[plt-scheme] Eli Barzilay's new FFI stuff

From: Eli Barzilay (eli at barzilay.org)
Date: Sat Aug 7 19:22:54 EDT 2004

On Aug  7, Christopher Armstrong wrote:
> On Sat, 7 Aug 2004 16:50:18 -0400, Eli Barzilay <eli at barzilay.org> wrote:
> > Definitely not!  It's not the names which are a problem -- it's the
> > fact that the ptr-ref will copy the contained substructure instance.
> > But this is only a problem that is imposed by the pointer tags, which
> > is the technical problem I mentioned in the previous email.
> Ok, I think I vaguely understand what you just said. :-) So, how can
> I solve or work around this problem?

Well, you can edit foreign.ss and disable all pointer tags, or wait
for me...  I'll send you a message when I get to it.

> On further discussion with my colleagues, I may be incorrect about
> this. While it may be applicable to my current use case, it may not
> be a generally good idea.
> The problem cited was padding issues - that structs may be padded at
> the end, and the padding is platform/compiler dependant. So if your C
> code has
> typedef struct {
>   super SuperStruct;
>   int foo;
> } FooBar
> the location of 'foo' may be different based on padding at the end
> of SuperStruct, so! depending on the way that was compiled, or
> whatever, (define-cstruct foo-bar ([super _superstruct] [foo _int]))
> may or may not have the same in-memory representation. I think
> that's how it went, anyway. :-) And I have no idea how you'd solve
> this in a general way.

I've never heard of such padding, but libffi does handle alignment
issues if this is the problem.  If you define

  typedef struct { char a, b, c; } foo;
  typedef struct { foo x; char d; } bar;

then the alignment of `foo' is 1, so `d' is always at offset 3 (if you
either do it this way, or put the fields straight into bar).

I just tried it with this:

  int main(int argc, char *argv[]) {
    bar b;
    printf(">>> %d\n", (int)(&(b.d)) - (int)(&b));

and it seems to be true for sun and linux.  If you know about any
additional padding, then a reference would be nice...

> Now, I think (hope) this doesn't matter in *my* case because the
> structs that I'm interfacing to actually _don't_ use the
> C-equivalent of this technique; instead, they use a CPP define
> containing all the members of the struct and say stuff like
> typedef struct { 
>   SuperStruct_HEAD // There is also an actual SuperStruct, which is
> what I'm using
>   int foo; 
> } FooBar;

This seems like an unnecessary hack if what I said above is correct.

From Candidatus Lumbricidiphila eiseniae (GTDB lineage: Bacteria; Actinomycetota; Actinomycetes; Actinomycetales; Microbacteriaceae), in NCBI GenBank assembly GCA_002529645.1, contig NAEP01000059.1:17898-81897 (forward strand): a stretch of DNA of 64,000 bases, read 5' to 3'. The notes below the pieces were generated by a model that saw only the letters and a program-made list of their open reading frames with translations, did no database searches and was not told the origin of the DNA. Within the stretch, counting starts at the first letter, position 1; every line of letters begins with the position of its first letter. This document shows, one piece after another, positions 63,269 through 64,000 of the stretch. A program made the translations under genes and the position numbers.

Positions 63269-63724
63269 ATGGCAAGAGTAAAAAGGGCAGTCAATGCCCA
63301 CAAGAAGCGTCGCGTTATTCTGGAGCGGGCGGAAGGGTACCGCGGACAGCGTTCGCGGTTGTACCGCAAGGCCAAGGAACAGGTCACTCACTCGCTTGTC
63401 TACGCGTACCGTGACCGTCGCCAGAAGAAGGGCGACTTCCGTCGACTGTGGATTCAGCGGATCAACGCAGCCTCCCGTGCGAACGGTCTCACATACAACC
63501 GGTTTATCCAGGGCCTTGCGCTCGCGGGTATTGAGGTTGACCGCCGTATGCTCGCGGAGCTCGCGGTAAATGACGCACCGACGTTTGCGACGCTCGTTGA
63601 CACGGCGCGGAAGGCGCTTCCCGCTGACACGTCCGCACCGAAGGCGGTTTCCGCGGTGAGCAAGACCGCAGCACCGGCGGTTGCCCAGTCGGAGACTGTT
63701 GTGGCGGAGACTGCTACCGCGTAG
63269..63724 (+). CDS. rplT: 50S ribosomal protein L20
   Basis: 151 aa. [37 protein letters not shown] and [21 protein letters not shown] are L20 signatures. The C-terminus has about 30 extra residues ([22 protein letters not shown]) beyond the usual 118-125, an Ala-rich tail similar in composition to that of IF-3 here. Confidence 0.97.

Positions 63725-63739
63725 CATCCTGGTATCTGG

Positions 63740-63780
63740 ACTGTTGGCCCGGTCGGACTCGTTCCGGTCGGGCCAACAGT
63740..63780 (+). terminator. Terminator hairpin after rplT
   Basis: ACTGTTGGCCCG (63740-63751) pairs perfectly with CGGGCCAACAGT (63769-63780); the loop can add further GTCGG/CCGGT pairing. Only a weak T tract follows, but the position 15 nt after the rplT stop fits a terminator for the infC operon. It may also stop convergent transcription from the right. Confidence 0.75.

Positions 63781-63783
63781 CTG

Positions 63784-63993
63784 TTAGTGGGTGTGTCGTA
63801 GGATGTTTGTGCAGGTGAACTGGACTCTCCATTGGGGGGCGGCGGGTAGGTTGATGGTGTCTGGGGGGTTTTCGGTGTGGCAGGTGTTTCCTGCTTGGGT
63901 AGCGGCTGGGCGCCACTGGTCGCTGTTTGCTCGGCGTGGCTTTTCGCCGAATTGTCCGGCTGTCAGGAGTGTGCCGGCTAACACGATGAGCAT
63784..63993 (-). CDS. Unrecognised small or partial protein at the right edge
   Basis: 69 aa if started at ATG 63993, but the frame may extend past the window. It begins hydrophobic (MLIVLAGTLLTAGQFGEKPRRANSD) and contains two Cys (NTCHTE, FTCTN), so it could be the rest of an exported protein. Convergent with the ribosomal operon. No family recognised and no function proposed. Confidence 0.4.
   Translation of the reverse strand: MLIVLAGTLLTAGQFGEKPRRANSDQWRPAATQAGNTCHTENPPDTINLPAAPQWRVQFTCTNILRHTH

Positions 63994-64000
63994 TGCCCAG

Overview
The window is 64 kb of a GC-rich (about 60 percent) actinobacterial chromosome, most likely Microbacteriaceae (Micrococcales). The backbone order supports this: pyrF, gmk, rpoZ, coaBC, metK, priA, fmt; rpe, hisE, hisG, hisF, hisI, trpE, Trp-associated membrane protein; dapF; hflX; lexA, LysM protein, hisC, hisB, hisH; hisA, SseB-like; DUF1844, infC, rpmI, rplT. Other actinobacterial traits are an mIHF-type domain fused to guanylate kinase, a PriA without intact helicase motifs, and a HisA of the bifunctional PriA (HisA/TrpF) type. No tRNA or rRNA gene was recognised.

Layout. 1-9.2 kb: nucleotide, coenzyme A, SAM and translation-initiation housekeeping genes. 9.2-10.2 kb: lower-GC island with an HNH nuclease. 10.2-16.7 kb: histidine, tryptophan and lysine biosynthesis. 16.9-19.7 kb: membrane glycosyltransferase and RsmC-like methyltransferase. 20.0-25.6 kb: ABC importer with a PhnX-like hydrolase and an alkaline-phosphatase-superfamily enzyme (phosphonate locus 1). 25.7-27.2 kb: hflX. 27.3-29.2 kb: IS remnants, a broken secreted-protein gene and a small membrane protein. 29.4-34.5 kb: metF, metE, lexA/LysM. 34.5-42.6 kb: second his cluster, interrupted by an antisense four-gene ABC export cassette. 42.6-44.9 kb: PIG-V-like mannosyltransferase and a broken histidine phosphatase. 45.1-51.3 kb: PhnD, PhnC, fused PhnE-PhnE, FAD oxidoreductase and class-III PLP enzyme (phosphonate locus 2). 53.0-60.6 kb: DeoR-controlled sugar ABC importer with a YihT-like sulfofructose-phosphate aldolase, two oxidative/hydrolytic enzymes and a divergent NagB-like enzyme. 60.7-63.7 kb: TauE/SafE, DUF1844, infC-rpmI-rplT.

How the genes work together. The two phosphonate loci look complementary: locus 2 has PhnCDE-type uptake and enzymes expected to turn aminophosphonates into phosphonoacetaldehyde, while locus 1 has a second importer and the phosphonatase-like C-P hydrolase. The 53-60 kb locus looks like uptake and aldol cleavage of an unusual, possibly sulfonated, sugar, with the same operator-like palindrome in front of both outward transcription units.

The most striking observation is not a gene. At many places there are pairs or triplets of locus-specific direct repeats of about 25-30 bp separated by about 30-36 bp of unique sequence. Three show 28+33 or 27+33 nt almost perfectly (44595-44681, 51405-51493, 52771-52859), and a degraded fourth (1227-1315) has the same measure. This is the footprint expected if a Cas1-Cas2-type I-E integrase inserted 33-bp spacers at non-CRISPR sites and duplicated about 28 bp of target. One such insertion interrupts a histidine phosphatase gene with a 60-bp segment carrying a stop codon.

So the fact that there is a library that does that makes me worried
that there might be a problem.

> [Sigh, now I'm even hearing stuff about how there could be padding
> differences even without including other structs. This is frikkin'
> depressing. I'll just try to keep doing it the way I'm doing it and
> see if I run into problems.]

Well, if it is only alignment padding, then libffi will do things

> But anyway, in the case where I _do_ want to do it this way - what
> were you talking about hacking something up quick? AIUI no extra
> support is necessary in your library for me to do sub-structing in
> this way (as I'm already doing it this way without extra support,
> and with apparent success :).

If you do it this way, then the main problem you have is the
unnecessary copying of the substruct on every fireld reference.  But
that will do for now, until I add support.

> Well, how else can I extract the string from that struct?

You can convert the whole struct to a byte string (which doesn't add
any overhead), then look in that string beyond the header.  I'll need
to see if there is any other way to do this.

> I admit I don't understand the interaction between the GC and your
> FFI; but isn't it only the scheme-encapsulation of the pointer
> object returned from (mystring-sval-pointer mystring) that needs to
> be GC-watched, not the actual pointer itself?

But this scheme pointer object does contain a pointer, so the GC will
want to account for what that pointer points to.

          ((lambda (x) (x x)) (lambda (x) (x x)))          Eli Barzilay:
                  http://www.barzilay.org/                 Maze is Life!

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